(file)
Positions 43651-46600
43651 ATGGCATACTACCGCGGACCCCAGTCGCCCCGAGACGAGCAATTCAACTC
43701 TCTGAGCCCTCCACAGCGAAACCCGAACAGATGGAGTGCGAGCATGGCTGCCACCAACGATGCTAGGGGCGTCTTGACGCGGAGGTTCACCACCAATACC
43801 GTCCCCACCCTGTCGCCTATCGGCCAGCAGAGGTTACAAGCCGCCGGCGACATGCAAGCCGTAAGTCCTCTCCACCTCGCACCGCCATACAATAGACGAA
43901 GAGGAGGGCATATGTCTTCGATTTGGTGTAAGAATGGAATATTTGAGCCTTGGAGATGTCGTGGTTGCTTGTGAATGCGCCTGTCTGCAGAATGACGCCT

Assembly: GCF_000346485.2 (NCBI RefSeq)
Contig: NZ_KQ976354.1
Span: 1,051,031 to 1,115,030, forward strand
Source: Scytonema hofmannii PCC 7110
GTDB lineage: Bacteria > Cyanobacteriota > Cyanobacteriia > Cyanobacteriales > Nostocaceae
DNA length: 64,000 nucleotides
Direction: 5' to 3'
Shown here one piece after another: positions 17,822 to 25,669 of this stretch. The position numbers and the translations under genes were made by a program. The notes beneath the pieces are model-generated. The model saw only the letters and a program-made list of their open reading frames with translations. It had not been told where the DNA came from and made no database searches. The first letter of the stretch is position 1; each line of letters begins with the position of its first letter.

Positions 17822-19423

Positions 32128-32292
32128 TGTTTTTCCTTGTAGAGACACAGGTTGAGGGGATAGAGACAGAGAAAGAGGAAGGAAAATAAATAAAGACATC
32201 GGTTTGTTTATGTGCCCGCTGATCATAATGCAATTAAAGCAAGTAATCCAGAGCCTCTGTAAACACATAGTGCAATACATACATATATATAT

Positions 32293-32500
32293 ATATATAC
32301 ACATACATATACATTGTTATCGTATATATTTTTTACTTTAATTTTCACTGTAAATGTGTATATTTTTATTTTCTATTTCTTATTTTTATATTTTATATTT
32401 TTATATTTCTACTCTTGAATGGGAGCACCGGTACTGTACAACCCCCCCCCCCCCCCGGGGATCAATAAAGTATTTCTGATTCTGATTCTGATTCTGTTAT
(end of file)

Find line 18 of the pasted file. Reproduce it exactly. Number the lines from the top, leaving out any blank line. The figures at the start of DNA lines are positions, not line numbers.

Positions 32293-32500